However, historical data shows a strong correlation between high inflation and a volatile stock market. Historically, the highest returns on the S&P 500 are experienced when inflation is between 2% to 3%. 

If the meter is higher or lower than this, it indicates a troubled economy, which can cause varying impacts on the stock market. 

Higher Inflation Impact 📈

In reality, no two shares of stock have the same reaction to inflation. Experts recommend always analyzing the specific characteristics of each stock under review as a unit.

How a specific stock performs during high inflationary periods depends on many factors. The key factors include the condition of the underlying company and time. Here is how time affects the stock market:

  • Inflation and stocks in the long run. In the long-term, the value of a stock can appreciate, allowing its ’real’ value to remain stable despite the erosion of its purchasing power. For example, if there is cost-push inflation, the company can adjust to the pressures of inflation and raise its prices to accommodate the increase in input costs. As a result, sales will go up, and profits may return to normal, which in turn increases the value of the stocks. 
  • Inflation and stocks in the short run. Although the relationship dynamics between inflation and stocks, in the long run, look promising, the same can not be said for the short term. In the short run, an increase in inflation pushes stock prices down. Inversely, when inflation drops, stock prices tend to rise, and the stock market thrives.

Lower Inflation Impact 📉

Lower inflation is all good news for the stock market. On the one hand, people have more to spend on the stock market. On the other hand, the cost of production is lower, and therefore companies show strong revenues. As a result, the demand for shares increases, and share prices appreciate.

Low inflation is especially good news for stocks with lower, but reliable, dividend pay-outs as reasonable inflation translates to higher the real interest received per payment. For example, if a stock pays a dividend of 7% and inflation is 4.5%, the real interest rate is 2.5%. But if the dividend is 7% and the inflation is at 1.5%, the real interest is 5.5%. 

Low inflation is desirable both in the short run and in the long run. For example, in the last 10 years, when the inflation was very stable, the stock market returns averaged 14.8% return. This is considered stable as it surpasses the long-term historical average of 10.7 percent since the introduction of the benchmark index 65 years ago.

Inflation Effect on Cash and Bond 💰

If $10,000 was maintained in a savings account throughout 2021 up to today, it now has a purchasing power of $9,200 (a decline of 8%) compared to a year ago. If inflation continues to rise and the economy continues on the same momentum, the value of the $10,000 will decrease even further. 

Similarly, bonds with fixed long-term cash flows tend to depreciate in value in the face of inflation. Their ‘stated’ interest rates don’t take inflation into consideration. Therefore, as inflation rises, the real wealth held by a bond depreciates — the purchasing power of the cashflows falls over time.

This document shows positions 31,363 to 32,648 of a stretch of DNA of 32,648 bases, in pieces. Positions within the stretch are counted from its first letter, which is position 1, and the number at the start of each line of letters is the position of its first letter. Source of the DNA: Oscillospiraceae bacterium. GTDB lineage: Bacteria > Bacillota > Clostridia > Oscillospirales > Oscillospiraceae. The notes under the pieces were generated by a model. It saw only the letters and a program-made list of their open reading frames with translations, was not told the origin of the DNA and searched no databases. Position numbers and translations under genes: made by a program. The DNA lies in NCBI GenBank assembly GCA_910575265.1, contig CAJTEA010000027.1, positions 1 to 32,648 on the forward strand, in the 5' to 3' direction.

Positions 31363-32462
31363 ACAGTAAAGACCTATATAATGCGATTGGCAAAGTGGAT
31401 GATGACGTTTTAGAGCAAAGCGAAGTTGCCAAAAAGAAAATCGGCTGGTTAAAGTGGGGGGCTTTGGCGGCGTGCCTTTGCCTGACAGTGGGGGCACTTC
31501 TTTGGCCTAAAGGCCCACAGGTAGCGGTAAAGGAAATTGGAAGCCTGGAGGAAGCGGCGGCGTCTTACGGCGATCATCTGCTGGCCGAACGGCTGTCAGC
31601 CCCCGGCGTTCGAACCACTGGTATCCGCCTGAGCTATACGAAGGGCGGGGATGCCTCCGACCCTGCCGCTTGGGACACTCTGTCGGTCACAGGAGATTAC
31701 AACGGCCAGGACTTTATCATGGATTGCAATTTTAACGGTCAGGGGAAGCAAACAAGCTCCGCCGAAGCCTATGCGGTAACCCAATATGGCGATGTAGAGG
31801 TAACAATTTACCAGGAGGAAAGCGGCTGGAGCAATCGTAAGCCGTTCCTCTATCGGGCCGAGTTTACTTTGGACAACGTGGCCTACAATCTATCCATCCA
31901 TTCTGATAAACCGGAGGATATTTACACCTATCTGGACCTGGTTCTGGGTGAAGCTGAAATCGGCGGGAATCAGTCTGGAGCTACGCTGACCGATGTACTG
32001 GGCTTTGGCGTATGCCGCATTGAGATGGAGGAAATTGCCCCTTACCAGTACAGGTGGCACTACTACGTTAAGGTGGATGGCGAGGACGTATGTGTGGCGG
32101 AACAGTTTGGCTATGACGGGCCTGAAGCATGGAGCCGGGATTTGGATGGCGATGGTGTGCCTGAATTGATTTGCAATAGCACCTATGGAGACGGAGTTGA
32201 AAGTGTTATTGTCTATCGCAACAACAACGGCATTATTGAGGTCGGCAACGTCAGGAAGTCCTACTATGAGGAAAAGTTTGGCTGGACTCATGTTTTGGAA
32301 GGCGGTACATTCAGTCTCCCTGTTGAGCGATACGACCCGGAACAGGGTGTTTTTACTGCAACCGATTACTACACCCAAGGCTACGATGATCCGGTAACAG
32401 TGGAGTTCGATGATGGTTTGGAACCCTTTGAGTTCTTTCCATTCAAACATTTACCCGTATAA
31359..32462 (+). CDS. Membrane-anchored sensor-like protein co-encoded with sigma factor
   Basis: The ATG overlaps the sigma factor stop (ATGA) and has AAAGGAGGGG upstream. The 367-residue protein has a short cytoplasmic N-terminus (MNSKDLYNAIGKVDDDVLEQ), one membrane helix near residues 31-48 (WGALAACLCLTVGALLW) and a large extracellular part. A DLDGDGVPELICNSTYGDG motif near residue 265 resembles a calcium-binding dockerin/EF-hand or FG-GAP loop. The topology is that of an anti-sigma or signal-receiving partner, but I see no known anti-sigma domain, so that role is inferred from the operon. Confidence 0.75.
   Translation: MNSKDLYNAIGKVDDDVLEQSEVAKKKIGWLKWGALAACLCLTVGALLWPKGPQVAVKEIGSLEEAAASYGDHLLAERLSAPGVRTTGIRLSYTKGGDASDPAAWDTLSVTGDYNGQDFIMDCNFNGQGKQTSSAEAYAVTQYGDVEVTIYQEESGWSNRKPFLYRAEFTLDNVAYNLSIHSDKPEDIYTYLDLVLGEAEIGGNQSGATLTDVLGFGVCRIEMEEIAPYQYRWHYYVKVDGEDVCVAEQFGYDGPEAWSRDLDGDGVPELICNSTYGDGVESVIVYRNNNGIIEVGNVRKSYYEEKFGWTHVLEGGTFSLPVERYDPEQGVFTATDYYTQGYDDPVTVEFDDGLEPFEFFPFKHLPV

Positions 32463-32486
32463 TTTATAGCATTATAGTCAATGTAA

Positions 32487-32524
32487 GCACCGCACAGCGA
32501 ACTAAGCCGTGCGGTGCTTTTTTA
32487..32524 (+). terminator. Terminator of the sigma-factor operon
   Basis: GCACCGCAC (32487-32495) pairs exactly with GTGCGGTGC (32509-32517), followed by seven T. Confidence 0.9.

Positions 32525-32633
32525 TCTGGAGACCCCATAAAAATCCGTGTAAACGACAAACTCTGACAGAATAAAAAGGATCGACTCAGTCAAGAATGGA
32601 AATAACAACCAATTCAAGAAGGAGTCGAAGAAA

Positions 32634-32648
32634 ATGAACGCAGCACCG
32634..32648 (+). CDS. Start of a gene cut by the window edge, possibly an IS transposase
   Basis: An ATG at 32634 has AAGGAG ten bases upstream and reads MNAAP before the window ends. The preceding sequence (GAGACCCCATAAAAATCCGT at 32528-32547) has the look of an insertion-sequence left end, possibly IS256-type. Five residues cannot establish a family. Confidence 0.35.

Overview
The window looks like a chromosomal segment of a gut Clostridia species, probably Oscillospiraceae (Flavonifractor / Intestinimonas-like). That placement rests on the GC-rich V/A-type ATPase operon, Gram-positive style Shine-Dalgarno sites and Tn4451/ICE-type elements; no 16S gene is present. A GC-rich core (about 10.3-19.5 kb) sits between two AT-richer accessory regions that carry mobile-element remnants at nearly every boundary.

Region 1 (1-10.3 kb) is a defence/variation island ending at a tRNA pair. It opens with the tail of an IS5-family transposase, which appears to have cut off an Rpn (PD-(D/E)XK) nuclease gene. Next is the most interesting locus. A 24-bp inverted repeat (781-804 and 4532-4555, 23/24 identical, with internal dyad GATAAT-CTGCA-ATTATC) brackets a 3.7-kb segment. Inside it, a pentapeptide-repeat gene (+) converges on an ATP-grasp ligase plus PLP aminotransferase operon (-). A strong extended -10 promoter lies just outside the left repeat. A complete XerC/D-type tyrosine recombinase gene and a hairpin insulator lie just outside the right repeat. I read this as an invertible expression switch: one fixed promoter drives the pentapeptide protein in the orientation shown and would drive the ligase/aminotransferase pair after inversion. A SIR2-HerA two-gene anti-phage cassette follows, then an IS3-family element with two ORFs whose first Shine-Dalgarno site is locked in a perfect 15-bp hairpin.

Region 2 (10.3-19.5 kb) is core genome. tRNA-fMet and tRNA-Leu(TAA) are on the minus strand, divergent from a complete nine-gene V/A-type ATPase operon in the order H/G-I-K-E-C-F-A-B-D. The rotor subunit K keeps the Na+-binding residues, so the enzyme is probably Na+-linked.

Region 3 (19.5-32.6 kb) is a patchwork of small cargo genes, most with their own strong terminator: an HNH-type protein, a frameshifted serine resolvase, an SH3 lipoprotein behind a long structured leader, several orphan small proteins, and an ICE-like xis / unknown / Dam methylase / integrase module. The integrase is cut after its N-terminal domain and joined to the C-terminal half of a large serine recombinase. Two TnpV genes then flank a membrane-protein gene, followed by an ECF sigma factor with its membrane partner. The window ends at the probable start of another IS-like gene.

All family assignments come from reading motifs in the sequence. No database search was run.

Additionally, a bond’s ‘real’ value tends to be negatively affected by the Fed’s interest rate adjustments. For example, if an investor buys a 10-year $1,000 bond paying a 3% coupon interest, and the Fed increases the market interest rates by 4%, the bond value would likely fall to $925.

Like cash, the longer the inflation persists, the more pronounced the loss of value. In addition, the longer the bond maturity, the more pronounced the inflation effect.

But it is important to keep in mind that not all kinds of bonds get unhealthy with inflation. Some bonds can help hedge against the effect of rising inflation. These bonds include global bonds, high yield bonds, and the famous Series I savings bonds. 

Growth vs. Value Stocks During Inflation ⚔

In the stock market, there are two different investment strategies; value investing and growth investing. Value stocks are stocks that have a strong short-term cash flow but tend to grow slowly or diminish in value over time. 

On the other hand, growth stocks are stocks that have no real profit in the short term but have a high potential to grow exponentially in the future. An excellent example of such stocks are stocks of a fast-growing technology company. 

Historical data indicates that, on average, value stocks perform better than growth stocks during a period of high inflation and increasing interest rates. This is because value stocks already have a steady cash flow that is likely to decrease in the future. 

Inversely, growth stocks tend to behave like bonds during high inflationary periods. High inflation erodes the purchasing power of a bond’s fixed-rate income payments over time.

Stock Market Return and Inflation 💵

Typically, the stock market runs on the rule of demand and supply. Therefore, anything that affects the investor — political, social, economic, and cultural factors – affects the stock market. 

As earlier mentioned, the exact effects of inflation on the stock market returns are not apparent. Experts all over the world have studied the trends and carried out different types of research, but the results are always conflicting. But most economists tend to agree that high inflation has an overall negative effect on the stock market.